ZOE KEATING LIVE AT THE VORTEX JAZZ, HACKNEY.
SUPPORT: RUBY COLLEY
INFLUENCES, COMPARISONS: You might like them if you like the styles and layered harmony effects of Ludovico Einaudi, Imogen Heap, Ed Sheeran, Jamie Woon, Alexandre Desplat, Vivaldi, Howard Shore.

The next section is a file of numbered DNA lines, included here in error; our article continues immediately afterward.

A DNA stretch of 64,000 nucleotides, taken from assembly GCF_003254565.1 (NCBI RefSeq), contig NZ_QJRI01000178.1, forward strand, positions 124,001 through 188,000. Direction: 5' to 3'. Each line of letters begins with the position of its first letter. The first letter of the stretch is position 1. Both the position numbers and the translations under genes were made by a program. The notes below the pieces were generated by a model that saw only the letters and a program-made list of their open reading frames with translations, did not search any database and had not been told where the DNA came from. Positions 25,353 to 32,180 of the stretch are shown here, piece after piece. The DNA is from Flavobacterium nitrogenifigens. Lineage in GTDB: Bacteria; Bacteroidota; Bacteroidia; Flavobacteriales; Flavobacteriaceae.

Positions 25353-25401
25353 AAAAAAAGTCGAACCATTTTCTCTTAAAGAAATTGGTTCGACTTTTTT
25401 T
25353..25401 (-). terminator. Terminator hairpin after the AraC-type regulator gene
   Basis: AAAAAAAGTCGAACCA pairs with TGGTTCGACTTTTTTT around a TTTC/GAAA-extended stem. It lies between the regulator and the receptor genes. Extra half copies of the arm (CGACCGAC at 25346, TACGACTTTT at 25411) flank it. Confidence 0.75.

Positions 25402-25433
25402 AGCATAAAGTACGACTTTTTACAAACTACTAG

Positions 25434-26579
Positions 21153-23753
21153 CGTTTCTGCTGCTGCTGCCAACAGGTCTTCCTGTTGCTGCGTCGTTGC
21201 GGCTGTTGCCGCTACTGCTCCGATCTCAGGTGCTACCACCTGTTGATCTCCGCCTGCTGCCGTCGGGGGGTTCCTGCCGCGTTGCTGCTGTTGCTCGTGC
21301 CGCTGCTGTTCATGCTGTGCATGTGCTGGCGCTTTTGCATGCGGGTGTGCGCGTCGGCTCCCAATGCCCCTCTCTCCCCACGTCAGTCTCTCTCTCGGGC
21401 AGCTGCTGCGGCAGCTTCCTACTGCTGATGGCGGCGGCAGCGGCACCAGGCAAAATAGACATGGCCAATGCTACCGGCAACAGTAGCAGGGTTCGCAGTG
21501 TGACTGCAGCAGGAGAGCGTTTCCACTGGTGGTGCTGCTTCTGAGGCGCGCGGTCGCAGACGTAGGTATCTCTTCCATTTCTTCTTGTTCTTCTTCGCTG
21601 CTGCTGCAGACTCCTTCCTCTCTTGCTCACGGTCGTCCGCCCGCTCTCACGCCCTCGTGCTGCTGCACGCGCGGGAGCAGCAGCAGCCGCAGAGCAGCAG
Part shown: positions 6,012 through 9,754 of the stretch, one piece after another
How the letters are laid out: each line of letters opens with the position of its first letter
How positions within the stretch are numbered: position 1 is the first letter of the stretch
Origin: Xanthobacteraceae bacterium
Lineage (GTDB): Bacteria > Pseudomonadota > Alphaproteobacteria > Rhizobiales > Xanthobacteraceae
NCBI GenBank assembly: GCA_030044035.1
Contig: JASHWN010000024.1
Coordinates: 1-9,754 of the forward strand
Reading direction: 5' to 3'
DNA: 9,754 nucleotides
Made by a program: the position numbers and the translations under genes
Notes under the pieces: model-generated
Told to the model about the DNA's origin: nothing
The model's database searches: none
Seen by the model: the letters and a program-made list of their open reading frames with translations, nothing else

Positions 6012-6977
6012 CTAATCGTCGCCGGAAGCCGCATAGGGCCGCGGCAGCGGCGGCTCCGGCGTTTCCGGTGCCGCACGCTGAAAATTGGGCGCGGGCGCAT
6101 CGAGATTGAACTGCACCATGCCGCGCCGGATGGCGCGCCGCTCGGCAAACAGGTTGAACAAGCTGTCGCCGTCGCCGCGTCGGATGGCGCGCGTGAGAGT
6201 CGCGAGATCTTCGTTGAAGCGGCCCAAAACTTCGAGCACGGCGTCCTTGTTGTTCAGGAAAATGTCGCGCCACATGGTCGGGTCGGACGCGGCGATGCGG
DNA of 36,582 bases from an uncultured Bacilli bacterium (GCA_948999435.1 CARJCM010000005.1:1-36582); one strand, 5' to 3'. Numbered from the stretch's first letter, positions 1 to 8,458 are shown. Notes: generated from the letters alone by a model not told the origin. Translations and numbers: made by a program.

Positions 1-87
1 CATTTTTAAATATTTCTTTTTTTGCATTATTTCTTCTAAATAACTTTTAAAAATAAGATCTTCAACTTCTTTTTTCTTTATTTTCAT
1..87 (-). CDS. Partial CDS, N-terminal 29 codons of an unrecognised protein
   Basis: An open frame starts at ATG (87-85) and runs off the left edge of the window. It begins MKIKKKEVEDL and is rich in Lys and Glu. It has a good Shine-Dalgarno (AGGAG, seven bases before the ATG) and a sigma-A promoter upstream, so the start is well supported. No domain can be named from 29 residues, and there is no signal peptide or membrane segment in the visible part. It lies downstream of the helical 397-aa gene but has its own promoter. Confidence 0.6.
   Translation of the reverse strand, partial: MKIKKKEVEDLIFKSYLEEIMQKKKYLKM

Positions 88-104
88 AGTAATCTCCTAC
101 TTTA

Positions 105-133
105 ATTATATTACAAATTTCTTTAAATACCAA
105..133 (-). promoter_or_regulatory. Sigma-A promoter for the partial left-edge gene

Mentioning that I was heading to East London for a gig pretty much equated to telling most people that I was planning on getting mugged and stabbed “for funsies” and when I arrived on the litter-strewn road to the London Vortex Jazz Club, I wasn’t put at ease by the “NO URINATING” sign that greeted me. Surely this couldn’t be a place that welcomed a world of classical music? It was one of those rare occasions, however, in which the world proves to be so much kinder than one would assume, coming from the snobbish suburbs, where I was (un)fortunate enough to have been raised. The Vortex proved to be nothing short of glorious. Tucked away behind a front of tired-looking shops and local takeaways, I was greeted to the sounds of warming laughter. People played ping pong in the street and someone was experimenting with blues chords on a weather-beaten piano. Kind to strangers, the locals put me at ease as I waited for the doors to open. The venue was small, cramped almost, housing a window-box-style bar tucked at the back and a stage fit for a soloist under a spotlight. We were seated around mini candle-lit tables and in this snug, homely environment, a world of dreams was born.